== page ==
I’m a lawyer – because you can be charged with random theft from the self-check months later

A LAWYER has advised shoppers to avoid self-checking, revealing they could be charged with accidental theft if they forget to scan items.

Criminal attorney Carrie Jernigan shares her experience and advice for retail buyers Tik Tok.


Attorney Carrie Jernigan shares her latest warning about the use of self-checkout at large chain storesCredit: Tiktok
TikTok's Viral Lawyer Says People Accused of Auto-Checkout Are Being Slapped With Theft Charges - Months Later


TikTok’s Viral Lawyer Says People Accused of Auto-Checkout Are Being Slapped With Theft Charges – Months LaterCredit: Getty

In a 2022 video, Jernigan revealed that three groups of people are accused of stealing from major chain stores that provide customers with checkout alternatives.

He says the first group of people to get slapped for shoplifting are those who enter stores with the intention of stealing.

The second set of shoppers charged with the same crime are what he calls those who commit “theft by mistake.”

“Those are the people I really think forgot to scan an item,” Jernigan said.

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“It’s usually something on the bottom shelf of the cart, or say a DVD that’s slipped under the purse, and when they go out, their asset protection stops.”

Jernigan says that when self-checkout first started, security would allow all those innocent shoppers to scan and pay for the item, or just let them go and take back the item they didn’t pay for.

The lawyer says that because of the first group’s creative theft tactics, big box stores have lost all “sympathy and are just taking the ‘tell it to the judge’ approach.”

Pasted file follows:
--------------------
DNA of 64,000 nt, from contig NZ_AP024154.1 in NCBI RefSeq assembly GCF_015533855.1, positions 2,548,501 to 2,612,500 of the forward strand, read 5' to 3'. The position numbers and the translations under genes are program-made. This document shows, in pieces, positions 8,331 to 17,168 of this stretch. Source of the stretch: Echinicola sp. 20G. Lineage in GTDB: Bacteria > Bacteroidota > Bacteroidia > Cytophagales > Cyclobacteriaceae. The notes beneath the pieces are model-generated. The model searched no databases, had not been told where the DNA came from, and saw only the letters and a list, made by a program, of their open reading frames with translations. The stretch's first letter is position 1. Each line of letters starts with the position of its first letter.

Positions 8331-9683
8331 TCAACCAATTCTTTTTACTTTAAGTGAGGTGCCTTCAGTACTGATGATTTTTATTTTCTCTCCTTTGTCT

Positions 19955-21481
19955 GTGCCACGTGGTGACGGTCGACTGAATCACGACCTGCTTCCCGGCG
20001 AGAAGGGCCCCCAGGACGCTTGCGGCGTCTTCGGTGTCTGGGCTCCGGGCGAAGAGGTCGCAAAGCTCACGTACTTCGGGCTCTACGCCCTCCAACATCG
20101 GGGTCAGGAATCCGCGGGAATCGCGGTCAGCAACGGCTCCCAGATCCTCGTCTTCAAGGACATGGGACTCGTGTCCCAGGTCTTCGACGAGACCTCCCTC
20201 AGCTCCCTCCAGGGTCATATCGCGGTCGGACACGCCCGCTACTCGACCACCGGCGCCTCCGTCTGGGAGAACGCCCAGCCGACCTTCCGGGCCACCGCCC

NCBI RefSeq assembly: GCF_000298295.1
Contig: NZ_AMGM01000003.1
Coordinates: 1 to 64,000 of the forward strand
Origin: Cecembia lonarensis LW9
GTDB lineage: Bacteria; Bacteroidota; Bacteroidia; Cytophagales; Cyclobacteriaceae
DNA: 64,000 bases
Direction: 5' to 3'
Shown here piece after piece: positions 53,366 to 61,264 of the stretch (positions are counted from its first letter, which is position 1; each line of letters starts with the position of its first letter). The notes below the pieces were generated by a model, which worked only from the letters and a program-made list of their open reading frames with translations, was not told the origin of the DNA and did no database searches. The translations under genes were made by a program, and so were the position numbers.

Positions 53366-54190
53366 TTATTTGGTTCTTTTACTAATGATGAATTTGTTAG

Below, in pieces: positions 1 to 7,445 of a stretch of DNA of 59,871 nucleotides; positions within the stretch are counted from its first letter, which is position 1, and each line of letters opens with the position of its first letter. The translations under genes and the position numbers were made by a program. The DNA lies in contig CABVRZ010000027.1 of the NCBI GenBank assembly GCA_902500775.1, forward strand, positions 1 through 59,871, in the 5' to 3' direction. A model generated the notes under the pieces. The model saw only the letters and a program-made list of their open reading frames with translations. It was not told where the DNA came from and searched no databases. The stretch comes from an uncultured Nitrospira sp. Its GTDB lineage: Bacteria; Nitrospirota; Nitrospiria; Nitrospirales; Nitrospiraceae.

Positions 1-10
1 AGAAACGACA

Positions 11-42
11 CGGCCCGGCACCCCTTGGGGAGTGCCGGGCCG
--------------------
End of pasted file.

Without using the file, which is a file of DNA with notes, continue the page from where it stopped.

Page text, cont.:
He calls the third group of people “truly innocent.”

Jernigan revealed that these patrons are not charged the day they purchase the item but months later.

“Most of them don’t charge on the day of it. It says something that asset protection is doing a quality check or inventory check weeks, days, months later and it’s coming soon,” he explains.

“So they’ll start watching hours of video and they’ll see the last person who checked out with the Mario Lego set because they’re too short or an Xbox game, and for some reason, they spot and think you did it.”

Jernigan explains that because retailers are so well-known, “they usually have to produce very little evidence to get an affidavit to sign a warrant.”

“Charges that could land you in jail for up to a year, then be filed and you’re fighting for your life trying to determine what day you were at Walmart, what you bought.

He explains how lawyers hired for such cases must spend hours watching videos and trying to determine their client’s innocence.

“You have to spend thousands of dollars to hire a lawyer and we have to go through grainy video to try to determine what you bought that day,” he warned.

Carrie said charges are often dismissed when a lawyer can prove their client didn’t steal.

However, now you have lost thousands of dollars and wasted a lot of time and energy.